Deposit withdrawals from Greek lenders gathered pace in April, as a standoff between the country’s anti-austerity coalition and its creditors has renewed doubts about the country’s future in the euro area.
Deposits by households and businesses fell to to 133.7 billion euros ($146.7 billion) in April from 138.6 billion euros in March, a 3.6 percent monthly drop, and over €100 billion below the September 2009 peak, the Bank of Greece said today. The drop brings total outflows since the start of an election campaign which catapulted anti-bailout Syriza party to power, to 31 billion euros, or 18.8 percent of total deposits.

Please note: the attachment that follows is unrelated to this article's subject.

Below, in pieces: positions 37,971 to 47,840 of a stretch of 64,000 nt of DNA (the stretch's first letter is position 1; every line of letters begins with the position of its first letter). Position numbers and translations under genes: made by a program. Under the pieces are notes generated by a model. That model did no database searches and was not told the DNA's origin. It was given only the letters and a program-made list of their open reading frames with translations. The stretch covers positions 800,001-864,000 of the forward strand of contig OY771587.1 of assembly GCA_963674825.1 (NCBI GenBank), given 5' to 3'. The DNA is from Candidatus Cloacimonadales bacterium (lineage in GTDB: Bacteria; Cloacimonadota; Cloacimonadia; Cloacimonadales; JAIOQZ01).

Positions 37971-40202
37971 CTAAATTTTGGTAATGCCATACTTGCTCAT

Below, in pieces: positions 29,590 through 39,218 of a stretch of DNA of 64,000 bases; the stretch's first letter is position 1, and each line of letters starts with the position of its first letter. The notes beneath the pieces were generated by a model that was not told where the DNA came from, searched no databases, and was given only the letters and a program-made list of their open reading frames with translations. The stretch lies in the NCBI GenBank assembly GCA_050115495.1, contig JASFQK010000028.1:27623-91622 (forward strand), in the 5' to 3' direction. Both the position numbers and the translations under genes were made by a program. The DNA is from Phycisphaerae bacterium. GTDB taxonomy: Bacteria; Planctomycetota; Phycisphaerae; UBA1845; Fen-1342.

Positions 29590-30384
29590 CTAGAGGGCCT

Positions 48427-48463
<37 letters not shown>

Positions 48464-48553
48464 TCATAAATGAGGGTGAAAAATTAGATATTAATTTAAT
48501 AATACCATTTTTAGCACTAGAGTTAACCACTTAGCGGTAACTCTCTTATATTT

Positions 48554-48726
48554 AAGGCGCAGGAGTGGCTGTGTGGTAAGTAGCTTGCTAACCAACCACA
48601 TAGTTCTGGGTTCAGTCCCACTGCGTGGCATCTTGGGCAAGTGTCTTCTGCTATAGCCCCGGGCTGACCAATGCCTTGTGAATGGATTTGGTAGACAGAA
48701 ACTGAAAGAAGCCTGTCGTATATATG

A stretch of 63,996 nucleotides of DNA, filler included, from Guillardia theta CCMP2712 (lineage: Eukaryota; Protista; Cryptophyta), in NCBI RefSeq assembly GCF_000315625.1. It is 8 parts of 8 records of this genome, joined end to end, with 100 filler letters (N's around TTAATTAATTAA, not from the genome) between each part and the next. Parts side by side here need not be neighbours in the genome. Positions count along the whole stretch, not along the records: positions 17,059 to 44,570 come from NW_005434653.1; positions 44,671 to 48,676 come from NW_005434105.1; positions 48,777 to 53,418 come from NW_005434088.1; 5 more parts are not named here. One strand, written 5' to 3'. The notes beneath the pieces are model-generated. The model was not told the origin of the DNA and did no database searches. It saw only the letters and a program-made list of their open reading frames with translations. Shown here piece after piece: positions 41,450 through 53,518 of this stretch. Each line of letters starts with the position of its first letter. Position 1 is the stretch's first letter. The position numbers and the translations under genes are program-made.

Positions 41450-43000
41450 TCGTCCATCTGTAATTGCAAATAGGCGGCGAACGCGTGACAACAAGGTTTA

Private deposits fell to their lowest level since September 2004, amid concerns that the quarrel between the government and its lenders will lead to a re-denomination of savings to drachmas, or a bail in of depositors.
Greek lenders have lost access to capital markets as well as the European Central Bank’s regular financing operations, amid a standoff between the country’s government and its creditors over the terms attached to the current bailout. They rely on more than 80 billion euros of Emergency Liquidity Assistance extended by the Bank of Greece to plug the hole from deposit withdrawals and stay afloat, a more expensive source of funding, while they are forced to participate in liquidity-draining auctions of government treasury bills.